Students, Family Say Farewell to Kings Park Teen

Mourners packed St. Joseph's church Wednesday morning in a standing-room-only service for 17-year-old senior, Nick Hein.

Hundreds of mourners adorned in purple shirts, ties, blouses and dresses filled St. Joseph's Church to its capacity Wednesday morning to give a final farewell to 17-year-old high school senior Nick Hein.

Purple was Hein's favorite color.

"He was just a kid that no matter what type of day you were having, after five minutes of talking to him he was making you smile," said Matt Cahill, 17, a Kings Park High School senior.

"If someone was sad he’d go up to them and try to make them as happy as they could be, just a good-hearted kid," added Harley Chendemi, 17, also a high school senior.

Chendemi, who moved into the school district at the beginning of the 2010-11 school year, said Hein was the first person to introduce himself at the school, and they were friends ever since.

In his eulogy, Rev. Sean Gann often touched on the impact that everyday decisions make on us all, but that it is the culmination of decisions, not one that will define us. He expressed the wish that so many adults want – to protect the young and to keep them from having to face the cruelties of life to early.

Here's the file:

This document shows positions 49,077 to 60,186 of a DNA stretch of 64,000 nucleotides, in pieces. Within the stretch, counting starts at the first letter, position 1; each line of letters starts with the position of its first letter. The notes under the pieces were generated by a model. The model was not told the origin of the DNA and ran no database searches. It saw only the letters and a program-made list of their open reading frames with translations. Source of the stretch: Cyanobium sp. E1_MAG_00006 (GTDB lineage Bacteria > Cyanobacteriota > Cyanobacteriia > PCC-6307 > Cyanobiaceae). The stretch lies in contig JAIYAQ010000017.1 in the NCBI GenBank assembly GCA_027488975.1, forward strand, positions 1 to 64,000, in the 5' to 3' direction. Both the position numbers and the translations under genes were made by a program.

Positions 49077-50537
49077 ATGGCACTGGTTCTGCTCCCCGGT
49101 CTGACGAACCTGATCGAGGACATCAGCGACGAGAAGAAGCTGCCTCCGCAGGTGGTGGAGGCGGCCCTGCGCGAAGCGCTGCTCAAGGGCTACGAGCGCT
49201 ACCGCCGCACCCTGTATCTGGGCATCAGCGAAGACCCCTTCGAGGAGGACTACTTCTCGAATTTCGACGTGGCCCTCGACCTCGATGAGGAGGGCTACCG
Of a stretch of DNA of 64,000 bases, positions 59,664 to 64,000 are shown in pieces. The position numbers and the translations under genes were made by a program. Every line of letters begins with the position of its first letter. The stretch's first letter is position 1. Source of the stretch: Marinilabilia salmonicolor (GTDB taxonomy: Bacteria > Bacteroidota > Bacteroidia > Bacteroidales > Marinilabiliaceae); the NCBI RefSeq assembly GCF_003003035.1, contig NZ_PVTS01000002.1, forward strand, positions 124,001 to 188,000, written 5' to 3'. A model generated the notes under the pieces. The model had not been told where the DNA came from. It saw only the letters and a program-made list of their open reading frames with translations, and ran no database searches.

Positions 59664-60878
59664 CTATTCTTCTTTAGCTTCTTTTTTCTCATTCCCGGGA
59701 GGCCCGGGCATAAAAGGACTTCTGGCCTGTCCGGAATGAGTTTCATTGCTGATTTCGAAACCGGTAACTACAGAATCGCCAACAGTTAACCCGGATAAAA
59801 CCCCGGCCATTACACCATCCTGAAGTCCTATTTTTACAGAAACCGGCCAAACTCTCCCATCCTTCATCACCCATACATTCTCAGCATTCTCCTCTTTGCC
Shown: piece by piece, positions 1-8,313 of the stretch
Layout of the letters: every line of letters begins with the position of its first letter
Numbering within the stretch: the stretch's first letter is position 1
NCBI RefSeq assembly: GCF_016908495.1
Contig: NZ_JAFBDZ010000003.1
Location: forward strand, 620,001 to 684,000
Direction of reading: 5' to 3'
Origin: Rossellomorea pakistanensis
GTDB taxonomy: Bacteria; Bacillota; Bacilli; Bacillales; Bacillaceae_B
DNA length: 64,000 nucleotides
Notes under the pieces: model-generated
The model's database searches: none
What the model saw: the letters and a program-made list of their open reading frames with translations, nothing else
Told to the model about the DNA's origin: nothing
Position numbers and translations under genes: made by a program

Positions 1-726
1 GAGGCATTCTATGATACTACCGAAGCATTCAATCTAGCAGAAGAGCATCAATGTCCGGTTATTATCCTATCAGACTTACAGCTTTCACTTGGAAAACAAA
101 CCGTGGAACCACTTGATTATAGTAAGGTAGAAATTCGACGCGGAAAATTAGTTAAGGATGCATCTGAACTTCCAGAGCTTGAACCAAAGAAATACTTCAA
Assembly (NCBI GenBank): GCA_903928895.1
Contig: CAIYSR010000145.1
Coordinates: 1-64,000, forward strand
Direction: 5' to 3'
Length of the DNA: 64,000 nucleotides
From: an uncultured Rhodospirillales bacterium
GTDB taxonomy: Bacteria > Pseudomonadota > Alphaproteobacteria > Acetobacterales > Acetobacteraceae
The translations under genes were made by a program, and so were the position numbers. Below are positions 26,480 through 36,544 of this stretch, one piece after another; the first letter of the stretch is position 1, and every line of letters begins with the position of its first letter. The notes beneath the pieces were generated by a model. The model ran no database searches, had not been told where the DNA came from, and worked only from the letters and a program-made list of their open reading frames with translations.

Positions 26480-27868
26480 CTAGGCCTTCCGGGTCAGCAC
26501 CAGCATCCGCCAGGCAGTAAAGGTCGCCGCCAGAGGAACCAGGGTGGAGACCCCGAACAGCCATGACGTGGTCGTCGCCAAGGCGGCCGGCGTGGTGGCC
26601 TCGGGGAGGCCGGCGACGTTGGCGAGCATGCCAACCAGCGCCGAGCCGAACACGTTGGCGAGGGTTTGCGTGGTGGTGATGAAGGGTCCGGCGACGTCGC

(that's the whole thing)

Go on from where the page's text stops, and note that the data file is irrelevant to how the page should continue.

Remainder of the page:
“We try to protect you and this morning we can’t protect you from the reality of life,” said Gann.

Readings were given by family members including Hein's older sister Kayla.

The funeral was the culmination of an emotional few days in Kings Park including a candlelight vigil and a wake service where mourners stood on a line that stretched outside of the funeral home to pay their respects.

The district provided busing from the high school to the church and has offered grief counseling since Hein's passing, which both Cahill and Chendemi said has been a big help.

"The counselors didn’t get involved, they were there for everyone just to get together and if you needed to go to them you could," Cahill said.

"They weren’t being pushy at all, they let us have our space and if we needed them we’d be able to go to them," added Chendemi.

Nora Cuff January 11, 2012 at 09:35 PM
Photos of a funeral? Seriously?
Frank Mercuri January 11, 2012 at 10:11 PM
Why are you asking? Are you not aware of the many funerals that have traken place where photos and videos were taken? It is not a strange happening. I was honored to take photos at the request of a friend who wanted a record of his father's ceramony at Calverton photographed. It is a nice memory. Nothing wrong with photographing a funeral.
Nora Cuff January 12, 2012 at 12:13 AM
I am aware that it's not an uncommon thing, however what you described was a little different than what I see here - Fulfilling a family member's request is one thing, but I think photographing the funeral of some poor kid for the purpose of a news story is a bit much. Maybe it's just me.
I live in KP January 12, 2012 at 12:58 AM
Sorry you feel that way Nora But He was NOT some poor kid........He was loved by many


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